Among the many genres Beethoven used to build on his reputation upon his arrival in Vienna, the violin sonatas allowed him not only to demonstrate his own prowess on the keyboard, but also played to the increasing popularity of chamber works that might be attempted by sophisticated amateurs. Following Mozart's trend of liberating the violin from a mere secondary role, Beethoven continued to bring about the equality of both instruments in all of his duo sonatas. Performing these 10 sonatas is the splendid duo of violinist Renaud Capuçon and pianist Frank Braley. The recordings take place in la Chaux de Fonds concert hall in Switzerland, a venue that offers listeners an exceptionally wonderful, intimate sound quality even on a CD.
Maynard Ferguson Octet is an album by Canadian jazz trumpeter/trombonist Maynard Ferguson featuring tracks recorded at Capitol Studios, Los Angeles, CA. (tracks 1-5) April 25th 1955, (tracks 6-8) April 27th 1955 and originally released on the EmArcy label 1955. This early triumph from the solo career of the brilliant trumpeter remains bewilderingly rare - it's an avowed West Coast-jazz classic but it's been out of print for years. Verve Originals re-issued this 2008.
The Orford String Quartet was a Canadian string quartet active from 1965 through 1991. They came to be the leading string quartet in Canada, and one of the finest in the world. For 26 years, the Orford String Quartet was the best of its breed in Canada.
Christian Escoude combines elements of gypsy jazz, bop, and a contemporary flavor during these 1989 sessions that also include fellow guitarists Paul Challin Ferret, Jimmy Gourley, Frederic Sylvestre, accordion player Marcel Azzla, cellist Vincent Courtois, bassist Alby Cullaz, and either Billy Hart or Philippe Combelle on drums. The presence of so many players sometimes muddies the sound, especially when Azzla is too prominent in the mix. Several of the works were written by Escoude's late uncle, the popular accordion player/composer Gus Viseur, who had worked with Django Reinhardt and Stéphane Grappelli in the Quintet of the Hot Club of France, though the switch to electric guitars and addition of percussion indicates this is not your father's gypsy music.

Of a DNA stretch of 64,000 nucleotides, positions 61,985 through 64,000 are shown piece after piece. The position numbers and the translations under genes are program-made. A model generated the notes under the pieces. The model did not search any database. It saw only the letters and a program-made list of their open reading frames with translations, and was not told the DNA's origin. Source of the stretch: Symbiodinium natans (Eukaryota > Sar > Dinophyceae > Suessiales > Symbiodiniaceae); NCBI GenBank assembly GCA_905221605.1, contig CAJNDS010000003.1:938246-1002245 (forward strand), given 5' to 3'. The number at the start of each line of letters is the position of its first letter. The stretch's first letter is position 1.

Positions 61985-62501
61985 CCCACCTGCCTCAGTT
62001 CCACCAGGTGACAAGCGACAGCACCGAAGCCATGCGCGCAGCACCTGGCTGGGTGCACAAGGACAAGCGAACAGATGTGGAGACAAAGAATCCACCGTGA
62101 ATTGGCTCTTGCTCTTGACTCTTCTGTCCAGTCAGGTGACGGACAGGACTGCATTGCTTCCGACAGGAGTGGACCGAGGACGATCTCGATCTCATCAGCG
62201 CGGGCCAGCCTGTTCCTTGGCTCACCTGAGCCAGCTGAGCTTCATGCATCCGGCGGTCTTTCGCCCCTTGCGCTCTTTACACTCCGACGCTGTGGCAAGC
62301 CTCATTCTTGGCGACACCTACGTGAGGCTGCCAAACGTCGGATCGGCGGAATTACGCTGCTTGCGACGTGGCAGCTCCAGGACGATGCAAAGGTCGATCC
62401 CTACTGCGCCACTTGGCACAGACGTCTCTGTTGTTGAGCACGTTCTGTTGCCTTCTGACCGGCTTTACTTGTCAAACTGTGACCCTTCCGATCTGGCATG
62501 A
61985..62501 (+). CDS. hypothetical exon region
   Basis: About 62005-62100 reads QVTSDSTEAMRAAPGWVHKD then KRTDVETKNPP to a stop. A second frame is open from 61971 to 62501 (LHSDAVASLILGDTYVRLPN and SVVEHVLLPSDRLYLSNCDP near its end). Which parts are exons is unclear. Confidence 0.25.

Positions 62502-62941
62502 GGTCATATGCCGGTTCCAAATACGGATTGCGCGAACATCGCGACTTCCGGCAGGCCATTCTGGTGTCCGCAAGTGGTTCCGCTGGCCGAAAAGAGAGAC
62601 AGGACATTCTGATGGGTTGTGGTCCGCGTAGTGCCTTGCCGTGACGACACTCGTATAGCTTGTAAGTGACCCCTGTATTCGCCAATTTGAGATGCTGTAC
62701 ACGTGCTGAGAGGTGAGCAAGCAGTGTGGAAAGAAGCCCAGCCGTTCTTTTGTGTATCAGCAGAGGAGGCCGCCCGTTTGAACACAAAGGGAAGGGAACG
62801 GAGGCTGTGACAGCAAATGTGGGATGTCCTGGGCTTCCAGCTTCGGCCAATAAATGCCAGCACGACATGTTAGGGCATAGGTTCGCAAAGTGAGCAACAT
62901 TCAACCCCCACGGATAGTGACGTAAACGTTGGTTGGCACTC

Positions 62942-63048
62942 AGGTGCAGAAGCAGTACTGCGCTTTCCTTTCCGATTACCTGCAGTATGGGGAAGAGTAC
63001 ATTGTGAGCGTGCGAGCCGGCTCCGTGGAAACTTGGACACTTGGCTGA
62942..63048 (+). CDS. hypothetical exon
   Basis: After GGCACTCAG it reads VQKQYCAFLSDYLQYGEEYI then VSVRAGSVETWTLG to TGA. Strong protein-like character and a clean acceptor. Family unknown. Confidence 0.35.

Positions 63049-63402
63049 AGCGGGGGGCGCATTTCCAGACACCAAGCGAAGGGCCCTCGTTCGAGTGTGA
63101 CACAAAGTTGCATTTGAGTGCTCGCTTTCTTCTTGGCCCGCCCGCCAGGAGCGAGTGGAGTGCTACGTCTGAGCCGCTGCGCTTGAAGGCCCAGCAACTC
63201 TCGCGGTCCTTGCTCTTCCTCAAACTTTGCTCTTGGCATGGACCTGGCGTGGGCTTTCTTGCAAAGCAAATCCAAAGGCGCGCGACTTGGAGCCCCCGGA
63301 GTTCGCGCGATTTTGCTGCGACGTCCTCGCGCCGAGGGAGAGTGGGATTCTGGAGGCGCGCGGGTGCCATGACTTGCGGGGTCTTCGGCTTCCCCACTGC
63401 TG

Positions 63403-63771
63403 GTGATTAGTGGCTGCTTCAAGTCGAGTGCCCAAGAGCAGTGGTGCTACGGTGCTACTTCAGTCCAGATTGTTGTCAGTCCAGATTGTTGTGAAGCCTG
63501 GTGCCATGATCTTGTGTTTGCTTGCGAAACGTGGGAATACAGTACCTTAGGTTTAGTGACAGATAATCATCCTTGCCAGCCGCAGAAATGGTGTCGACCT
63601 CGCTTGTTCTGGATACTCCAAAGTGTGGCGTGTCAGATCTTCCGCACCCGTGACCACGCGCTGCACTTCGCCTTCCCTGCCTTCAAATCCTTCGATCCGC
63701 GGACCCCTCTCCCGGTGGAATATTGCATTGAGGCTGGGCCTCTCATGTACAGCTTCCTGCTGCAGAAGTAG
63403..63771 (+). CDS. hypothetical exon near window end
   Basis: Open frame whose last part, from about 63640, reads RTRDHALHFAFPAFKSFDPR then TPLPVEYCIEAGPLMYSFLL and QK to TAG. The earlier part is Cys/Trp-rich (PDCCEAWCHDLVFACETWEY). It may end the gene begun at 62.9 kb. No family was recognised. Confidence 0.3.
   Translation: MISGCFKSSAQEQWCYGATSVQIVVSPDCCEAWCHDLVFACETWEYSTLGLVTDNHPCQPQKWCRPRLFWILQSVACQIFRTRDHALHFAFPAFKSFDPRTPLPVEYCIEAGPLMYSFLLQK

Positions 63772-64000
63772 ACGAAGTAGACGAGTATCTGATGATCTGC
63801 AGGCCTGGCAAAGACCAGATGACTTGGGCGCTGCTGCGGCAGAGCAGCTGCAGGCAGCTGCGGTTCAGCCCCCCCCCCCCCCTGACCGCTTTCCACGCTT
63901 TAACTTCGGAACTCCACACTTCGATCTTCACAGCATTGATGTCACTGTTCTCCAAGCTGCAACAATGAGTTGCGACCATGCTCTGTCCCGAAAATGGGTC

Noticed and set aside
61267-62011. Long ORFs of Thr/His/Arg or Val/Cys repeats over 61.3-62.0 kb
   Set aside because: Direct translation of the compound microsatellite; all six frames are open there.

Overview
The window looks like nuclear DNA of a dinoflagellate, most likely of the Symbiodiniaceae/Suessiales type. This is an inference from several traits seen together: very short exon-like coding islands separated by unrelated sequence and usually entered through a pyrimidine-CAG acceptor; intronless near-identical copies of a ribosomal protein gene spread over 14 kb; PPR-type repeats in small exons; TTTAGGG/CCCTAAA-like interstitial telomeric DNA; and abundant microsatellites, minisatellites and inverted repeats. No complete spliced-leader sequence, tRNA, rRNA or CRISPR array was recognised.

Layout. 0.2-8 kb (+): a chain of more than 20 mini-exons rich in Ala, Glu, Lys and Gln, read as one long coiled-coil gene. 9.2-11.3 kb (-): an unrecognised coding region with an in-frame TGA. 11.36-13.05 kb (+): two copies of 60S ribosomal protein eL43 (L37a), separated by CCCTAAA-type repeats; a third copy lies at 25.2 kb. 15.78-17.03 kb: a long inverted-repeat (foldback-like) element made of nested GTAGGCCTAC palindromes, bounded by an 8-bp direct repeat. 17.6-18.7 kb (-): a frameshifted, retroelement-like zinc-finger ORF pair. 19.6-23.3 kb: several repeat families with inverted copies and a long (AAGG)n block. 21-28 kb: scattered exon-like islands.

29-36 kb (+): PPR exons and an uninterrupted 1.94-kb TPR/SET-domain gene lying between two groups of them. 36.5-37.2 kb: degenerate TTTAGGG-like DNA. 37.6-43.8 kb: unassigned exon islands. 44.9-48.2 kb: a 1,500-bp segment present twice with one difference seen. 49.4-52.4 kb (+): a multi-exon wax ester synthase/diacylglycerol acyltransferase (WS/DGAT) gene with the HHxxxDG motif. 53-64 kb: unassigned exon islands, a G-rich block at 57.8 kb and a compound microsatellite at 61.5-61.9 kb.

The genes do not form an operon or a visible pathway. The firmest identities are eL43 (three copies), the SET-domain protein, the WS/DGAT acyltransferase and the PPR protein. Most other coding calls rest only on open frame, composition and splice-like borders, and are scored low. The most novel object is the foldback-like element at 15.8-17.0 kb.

The last of his orchestral compositions and one of his most enduringly popular pieces, Mendelssohn's violin concerto is as much a crowd-pleaser now as it was when premiered by Ferdinand David and the Leipzig Gewandhaus Orchestra in 1845. Its unassuming focus on melody and dynamic interaction between soloist and orchestra – rather than merely on technical feats and virtuosic showmanship – ensures its place at the heart of the violin concerto repertoire.
The complete works of Beethoven on 85 CDs plus a supplement particularly outstanding recordings of the past on 15 CDs!
Including the 32 legendary piano sonatas, played by the eccentric talent of the century Friedrich Gulda
This six-CD collection of 101 favorite tracks is the perfect introduction to the music of Ludwig van Beethoven, considered by many to be the greatest of all classical composers.
The comprehensive collection covers every aspect of this popular composer s music from the power and might of his groundbreaking Choral Symphony to the Viennese charm of his Minuets.
These are spirited and well-recorded versions of what probably remain Spohr's most popular works. The Nonet is freshly and attractively played, with a proper sense of chamber music informing the performance: that is to say, there is a companionable approach to phrasing, with ideas taken up and returned or passed on as if the players were really listening to one another rather than waiting to say what they were going to say anyhow. Only in the finale do matters become a touch competitive: it is not necessary to go at quite such a speed, and indeed the feeling is of pace rather than the real liveliness which only a very slightly easier tempo might have produced; while some of the string articulation is only just in position. The Adagio is beautifully played, and together with the nimble Scherzo is given a gentle serenade manner: nothing is gained, and sometimes all lost, by trying to make something too profound of these movements.